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Kevin allowed me to put lots of makeup on him and try on totally absurd costumes.

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Anna choreographed all the fighting, and also fought our villain, Cody.  Cody was a trooper with all the stuff we made him do.

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Lindsey did script supervision, a coffee run, some makeup and other magical things behind the scenes.  And Sarah let me get all in her face and then was tied up for a few hours without complaint.

We made some mistakes.  I know this.  There are some shots we should’ve gotten, some sound that could’ve been better.  If we’d had the time we could’ve learned the fighting a few days before and really been dangerous.

But overall, these people did fantastic.  Not only did they devote an entire Saturday to run around in elvish clothing and fall down in the melting, icky snow, but agreed to put it all on camera.  I was very impressed that all 4 of the actors learned this fight in a few hours.  And even without lines, I know exactly how they feel.

Special thanks to my boss, Jeremy, because he allowed us to use a lot of his equipment.  When I told him we were filming sword fighting, he went a little pale, but trusted that no swords would be hitting any of his lenses.  Thanks for trusting me, man.  We didn’t let ya down.


This was my absolute favorite day of filming.  Ever.  In over 7 years.  These are my friends, and also, apparently, my crew.

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Webseries Inceptions

I’ve been working on webseries.  This isn’t news.  A few months ago we filmed the first episode of Things We Do in Public, which turned out great.  This is a silly comedy–really silly.

And I love that.

I have a DP friend.  He wants to make dramas.  HARSH dramas.

This makes me sad.

In ways.  Anyway, I have been working on a serious webseries for him–I mentioned the vampire aspect, yes?–and I have finished the first episode.

Yeah.

It’s not happy.  It’s not even…funny.  It makes me think of one of my favorite films:  Inception.  It’s not like Inception at all.  No dreams or totems or architecture.  But it is like Inception.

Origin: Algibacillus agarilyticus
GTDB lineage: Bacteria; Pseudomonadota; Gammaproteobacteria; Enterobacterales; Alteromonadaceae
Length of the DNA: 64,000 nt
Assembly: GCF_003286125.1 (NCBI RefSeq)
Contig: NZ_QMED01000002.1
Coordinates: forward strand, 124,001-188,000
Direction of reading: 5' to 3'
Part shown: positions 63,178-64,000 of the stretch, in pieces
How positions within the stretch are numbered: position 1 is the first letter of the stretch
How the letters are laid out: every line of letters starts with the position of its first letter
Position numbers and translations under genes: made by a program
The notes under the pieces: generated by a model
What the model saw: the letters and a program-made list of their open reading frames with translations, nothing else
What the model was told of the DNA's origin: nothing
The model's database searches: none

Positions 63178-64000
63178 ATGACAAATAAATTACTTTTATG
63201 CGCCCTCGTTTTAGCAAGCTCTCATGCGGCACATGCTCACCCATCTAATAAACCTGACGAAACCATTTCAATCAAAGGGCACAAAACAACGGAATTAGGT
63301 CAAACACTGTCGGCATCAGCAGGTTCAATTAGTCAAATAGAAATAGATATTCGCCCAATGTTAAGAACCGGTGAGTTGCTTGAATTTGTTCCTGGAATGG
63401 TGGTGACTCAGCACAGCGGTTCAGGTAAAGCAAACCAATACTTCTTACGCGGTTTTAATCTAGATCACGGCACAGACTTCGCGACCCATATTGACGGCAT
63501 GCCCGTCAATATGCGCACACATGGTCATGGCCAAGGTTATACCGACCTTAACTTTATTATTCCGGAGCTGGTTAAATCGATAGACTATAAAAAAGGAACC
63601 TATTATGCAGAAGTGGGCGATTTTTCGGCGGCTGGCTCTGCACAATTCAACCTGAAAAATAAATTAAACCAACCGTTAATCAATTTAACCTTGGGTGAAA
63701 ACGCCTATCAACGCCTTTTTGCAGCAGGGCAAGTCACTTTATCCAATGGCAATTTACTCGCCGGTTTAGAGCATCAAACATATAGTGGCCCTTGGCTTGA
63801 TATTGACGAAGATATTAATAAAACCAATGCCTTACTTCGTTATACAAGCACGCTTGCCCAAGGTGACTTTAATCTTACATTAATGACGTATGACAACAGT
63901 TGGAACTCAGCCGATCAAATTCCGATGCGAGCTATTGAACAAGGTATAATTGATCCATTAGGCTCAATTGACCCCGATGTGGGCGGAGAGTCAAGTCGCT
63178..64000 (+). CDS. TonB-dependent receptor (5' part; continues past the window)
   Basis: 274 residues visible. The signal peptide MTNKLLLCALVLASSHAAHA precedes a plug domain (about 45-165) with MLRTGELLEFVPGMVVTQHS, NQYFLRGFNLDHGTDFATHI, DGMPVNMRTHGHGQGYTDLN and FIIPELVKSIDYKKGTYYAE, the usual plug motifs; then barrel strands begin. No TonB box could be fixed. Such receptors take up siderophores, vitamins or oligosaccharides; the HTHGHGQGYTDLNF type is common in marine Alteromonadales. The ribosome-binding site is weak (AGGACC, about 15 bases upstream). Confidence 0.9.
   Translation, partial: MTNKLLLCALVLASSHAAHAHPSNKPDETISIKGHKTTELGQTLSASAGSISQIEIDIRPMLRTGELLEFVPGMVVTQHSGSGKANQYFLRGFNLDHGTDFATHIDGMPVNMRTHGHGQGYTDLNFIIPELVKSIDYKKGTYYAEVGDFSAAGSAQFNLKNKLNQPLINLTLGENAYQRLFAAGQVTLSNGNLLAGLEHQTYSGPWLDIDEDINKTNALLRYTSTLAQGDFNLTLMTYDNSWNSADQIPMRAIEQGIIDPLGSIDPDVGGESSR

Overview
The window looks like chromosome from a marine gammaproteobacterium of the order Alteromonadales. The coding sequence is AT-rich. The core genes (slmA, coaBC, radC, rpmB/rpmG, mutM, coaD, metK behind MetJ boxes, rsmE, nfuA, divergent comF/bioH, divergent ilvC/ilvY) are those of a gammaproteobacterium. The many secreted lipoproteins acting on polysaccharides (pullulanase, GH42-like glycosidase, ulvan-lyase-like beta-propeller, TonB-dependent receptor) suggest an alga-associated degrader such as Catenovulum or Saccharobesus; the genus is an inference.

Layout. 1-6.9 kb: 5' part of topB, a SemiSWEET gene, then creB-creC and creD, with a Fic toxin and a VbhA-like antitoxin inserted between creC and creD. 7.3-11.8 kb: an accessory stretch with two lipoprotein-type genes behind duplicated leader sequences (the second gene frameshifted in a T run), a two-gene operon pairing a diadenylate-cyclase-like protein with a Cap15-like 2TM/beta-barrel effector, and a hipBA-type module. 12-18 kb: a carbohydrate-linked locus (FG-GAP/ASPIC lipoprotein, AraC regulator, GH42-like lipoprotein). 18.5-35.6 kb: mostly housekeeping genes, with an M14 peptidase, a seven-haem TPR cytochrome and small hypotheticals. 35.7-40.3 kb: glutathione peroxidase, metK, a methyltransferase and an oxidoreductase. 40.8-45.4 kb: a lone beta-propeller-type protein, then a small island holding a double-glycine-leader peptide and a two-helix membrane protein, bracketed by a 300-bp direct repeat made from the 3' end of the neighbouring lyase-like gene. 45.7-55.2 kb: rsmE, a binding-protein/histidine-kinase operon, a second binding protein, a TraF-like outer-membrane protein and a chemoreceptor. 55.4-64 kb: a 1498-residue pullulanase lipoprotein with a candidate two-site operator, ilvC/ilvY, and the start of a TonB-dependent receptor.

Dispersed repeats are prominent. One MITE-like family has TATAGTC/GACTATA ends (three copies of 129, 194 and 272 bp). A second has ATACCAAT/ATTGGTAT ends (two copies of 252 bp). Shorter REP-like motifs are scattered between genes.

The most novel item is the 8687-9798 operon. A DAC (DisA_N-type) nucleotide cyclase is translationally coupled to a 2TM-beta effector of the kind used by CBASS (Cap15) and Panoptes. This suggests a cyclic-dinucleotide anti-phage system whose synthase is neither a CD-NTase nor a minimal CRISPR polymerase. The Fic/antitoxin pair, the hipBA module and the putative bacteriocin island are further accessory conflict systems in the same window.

Why?

Inception is a great movie.  It’s dramatic, action-packed, has depth of story and amazing visuals.  The actors are all fantastic and solid.  The editing is beyond reproach.  I mean, you have to pay attention to that movie, but it is edited in a way that makes it understandable.

But it lacks comedy.  Almost entirely.

Don’t misunderstand.  I think this movie needs no alteration.  But I find the lack of funny slightly disheartening.  I can’t watch it all the time.

I think movies should entertain.  Also, a friend of mine once said, “Fiction a way is to help us understand life.”  When I write, I try to create something that accomplishes both these things.  But mainly, I try to give you a little bit of sunshine, something that makes you forget or let go.

I hope that in the next episode I can create some moments of comedy.  I hope that we’re not always just making sense of life.  I hope sometimes we’re letting life go and laughing.

And laughing.

Story

“By the 1990s script development in Hollywood climbed to over $500 million per annum, three quarters of which is paid to writers for options and rewrites on films that will never be made.  Despite a half-billion dollars and the exhaustive efforts of development personnel, Hollywood cannot find better material than it produces.  The hard-to-believe truth is that what we see on the screen each year is a reasonable reflection of the best writing of the last few years.